Please notify The Jewish Center office of a death as soon as possible so the Clergy, office and congregation can respond appropriately. Email email@example.com
or call 631-324-9858.
Just as there is a way to live as a Jew, there is also a way to die and be buried as a Jew. Jewish burials take place as quickly as possible, following a principle of k’vod hamet (honoring the dead). Only if immediate relatives cannot arrive in time from afar, or there is not enough time for burial before Shabbat or a holiday, are burials postponed for a day.
You will need to contact a cemetery to purchase a plot and a funeral home to transfer the body and schedule the time of the funeral. Jewish law mandates a simple wood coffin, so although you may need to choose a plot, you don’t need to concern yourself with elaborate decisions about coffins, cremation or embalming, which are discouraged by halacha (Jewish Law).
Traditional Jewish funerals are very simple and usually relatively brief. Before they begin, the immediate relatives of the deceased – siblings, parents, children, and spouse – tear their garments or a black ribbon to symbolize their loss. Sometimes the Rabbi will tear their garments or ribbon for them and recite a blessing. During the ceremony that follows, Psalms are recited, then a eulogy and the memorial prayer. The casket is then carried or wheeled out of the room (accompanied by the 23rd Psalm in many funerals) with the mourners following behind the casket.
Those attending remain standing until the family mourners have left the room. At the cemetery, once the coffin is lowered into the grave, family and close friends cover the coffin with a few handfuls of dirt or totally cover it.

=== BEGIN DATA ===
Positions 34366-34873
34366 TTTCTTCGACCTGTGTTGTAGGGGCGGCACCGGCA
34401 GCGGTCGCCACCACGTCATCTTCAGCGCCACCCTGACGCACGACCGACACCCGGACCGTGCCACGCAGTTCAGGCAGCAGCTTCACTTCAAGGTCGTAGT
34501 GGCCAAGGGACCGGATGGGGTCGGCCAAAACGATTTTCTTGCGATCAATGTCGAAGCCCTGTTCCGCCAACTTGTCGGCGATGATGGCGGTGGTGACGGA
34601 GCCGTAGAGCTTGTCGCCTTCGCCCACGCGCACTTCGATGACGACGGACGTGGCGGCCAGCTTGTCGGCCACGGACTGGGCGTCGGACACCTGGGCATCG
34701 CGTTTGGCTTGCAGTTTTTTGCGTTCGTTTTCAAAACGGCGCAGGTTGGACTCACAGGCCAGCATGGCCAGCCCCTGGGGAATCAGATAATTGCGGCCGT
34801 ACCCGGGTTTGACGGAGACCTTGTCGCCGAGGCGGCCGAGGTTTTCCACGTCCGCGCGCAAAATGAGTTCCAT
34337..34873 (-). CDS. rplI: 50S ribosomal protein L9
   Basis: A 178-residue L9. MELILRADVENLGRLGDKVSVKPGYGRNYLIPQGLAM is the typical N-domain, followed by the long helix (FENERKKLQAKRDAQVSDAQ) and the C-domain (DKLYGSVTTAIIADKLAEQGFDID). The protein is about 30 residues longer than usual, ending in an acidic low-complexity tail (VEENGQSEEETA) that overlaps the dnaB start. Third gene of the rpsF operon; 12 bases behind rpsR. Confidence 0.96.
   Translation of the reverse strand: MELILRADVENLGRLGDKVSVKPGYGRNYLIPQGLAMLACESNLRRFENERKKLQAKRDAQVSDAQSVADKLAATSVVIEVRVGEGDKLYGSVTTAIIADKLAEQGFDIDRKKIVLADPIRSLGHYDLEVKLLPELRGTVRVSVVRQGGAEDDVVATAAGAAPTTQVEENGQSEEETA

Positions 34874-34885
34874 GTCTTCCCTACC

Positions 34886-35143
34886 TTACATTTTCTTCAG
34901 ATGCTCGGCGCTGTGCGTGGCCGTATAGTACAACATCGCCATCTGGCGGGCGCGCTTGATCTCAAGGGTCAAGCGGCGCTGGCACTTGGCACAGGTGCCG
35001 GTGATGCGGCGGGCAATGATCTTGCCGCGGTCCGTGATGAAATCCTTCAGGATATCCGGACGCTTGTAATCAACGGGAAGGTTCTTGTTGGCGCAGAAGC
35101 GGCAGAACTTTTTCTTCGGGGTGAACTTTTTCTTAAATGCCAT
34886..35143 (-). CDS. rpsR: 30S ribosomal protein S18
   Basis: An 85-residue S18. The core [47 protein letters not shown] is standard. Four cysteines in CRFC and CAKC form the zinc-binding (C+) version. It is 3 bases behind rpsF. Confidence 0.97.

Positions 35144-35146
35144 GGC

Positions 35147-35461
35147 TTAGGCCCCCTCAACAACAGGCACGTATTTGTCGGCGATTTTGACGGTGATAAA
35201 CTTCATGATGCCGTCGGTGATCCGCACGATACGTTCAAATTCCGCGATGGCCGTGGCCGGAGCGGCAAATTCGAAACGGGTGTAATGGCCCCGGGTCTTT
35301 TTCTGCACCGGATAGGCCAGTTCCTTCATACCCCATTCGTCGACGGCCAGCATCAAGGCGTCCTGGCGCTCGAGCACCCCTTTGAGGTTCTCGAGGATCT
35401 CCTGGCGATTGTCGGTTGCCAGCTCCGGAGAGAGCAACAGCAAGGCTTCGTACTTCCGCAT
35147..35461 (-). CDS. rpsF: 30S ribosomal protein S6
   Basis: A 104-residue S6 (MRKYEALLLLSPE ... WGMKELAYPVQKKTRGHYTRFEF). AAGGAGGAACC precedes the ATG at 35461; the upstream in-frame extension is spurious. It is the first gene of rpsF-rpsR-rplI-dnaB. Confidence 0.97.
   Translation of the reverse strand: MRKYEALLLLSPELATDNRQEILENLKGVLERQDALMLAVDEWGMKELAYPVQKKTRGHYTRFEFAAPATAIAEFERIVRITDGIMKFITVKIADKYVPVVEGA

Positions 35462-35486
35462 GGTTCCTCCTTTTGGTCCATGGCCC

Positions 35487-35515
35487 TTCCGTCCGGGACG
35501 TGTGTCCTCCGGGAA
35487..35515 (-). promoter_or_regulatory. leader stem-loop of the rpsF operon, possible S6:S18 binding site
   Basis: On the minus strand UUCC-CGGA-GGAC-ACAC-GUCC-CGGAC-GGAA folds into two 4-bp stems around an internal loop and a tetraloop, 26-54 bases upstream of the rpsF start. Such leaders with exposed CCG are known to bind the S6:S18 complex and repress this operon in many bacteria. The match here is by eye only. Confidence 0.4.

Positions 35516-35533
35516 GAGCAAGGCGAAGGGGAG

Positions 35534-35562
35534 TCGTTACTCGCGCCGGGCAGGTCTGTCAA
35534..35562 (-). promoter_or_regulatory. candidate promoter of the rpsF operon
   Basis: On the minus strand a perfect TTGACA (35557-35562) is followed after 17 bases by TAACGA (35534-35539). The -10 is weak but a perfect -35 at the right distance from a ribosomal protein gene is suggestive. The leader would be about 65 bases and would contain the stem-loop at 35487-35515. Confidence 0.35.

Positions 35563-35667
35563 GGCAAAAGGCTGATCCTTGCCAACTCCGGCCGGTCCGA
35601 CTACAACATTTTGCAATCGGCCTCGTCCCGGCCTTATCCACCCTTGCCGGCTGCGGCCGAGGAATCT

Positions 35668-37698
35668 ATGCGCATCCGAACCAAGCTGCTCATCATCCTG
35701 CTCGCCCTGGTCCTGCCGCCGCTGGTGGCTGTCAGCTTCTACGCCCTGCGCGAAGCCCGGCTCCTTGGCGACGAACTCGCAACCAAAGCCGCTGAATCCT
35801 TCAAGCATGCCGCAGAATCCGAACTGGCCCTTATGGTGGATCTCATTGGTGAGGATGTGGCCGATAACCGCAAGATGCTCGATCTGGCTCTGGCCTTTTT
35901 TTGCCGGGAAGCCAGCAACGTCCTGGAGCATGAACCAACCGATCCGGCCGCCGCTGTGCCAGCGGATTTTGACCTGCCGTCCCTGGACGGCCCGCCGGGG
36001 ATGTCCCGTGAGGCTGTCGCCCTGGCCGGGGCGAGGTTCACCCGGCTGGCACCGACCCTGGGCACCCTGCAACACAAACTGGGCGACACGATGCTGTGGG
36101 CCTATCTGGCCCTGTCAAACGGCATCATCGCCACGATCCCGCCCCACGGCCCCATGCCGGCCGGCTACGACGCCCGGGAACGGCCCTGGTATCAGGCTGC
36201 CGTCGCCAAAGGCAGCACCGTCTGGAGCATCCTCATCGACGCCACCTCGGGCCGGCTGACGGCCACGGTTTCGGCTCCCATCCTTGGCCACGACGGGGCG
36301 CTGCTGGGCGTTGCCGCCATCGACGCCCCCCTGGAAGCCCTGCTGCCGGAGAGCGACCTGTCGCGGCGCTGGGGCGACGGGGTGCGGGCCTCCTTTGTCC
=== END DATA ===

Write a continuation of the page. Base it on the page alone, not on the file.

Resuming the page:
In traditional funerals, before leaving the cemetery mourners wash their hands as a symbolic cleansing.
After the burial, it is customary for the family to observe Shiva (the initial mourning period). This was traditionally observed for seven days, although many Reform and other Jews now observe Shiva for three days, and some for one day. Traditional Jews cover all mirrors during this time; however, this is not a requirement. It is customary for friends and family of the deceased as well as friends of the deceased's relatives to pay a Shiva call to the designated location where people are observing Shiva, usually at the home of a close family member. When paying a Shiva call it is appropriate to bring food, because the person mourning is not supposed to worry about such mundane matters. Being surrounded by family and close friends often helps mourners cope with the immediate loss. Often, family members find great solace from sharing memories of the deceased during the Shiva period. Please share stories that you may have about the deceased with the mourners.
Our congregation has its own cemetery,
Shaarey Pardes, located at 306 Old Stone Highway. It is available to our members as a final resting place. Please call the temple office for more information.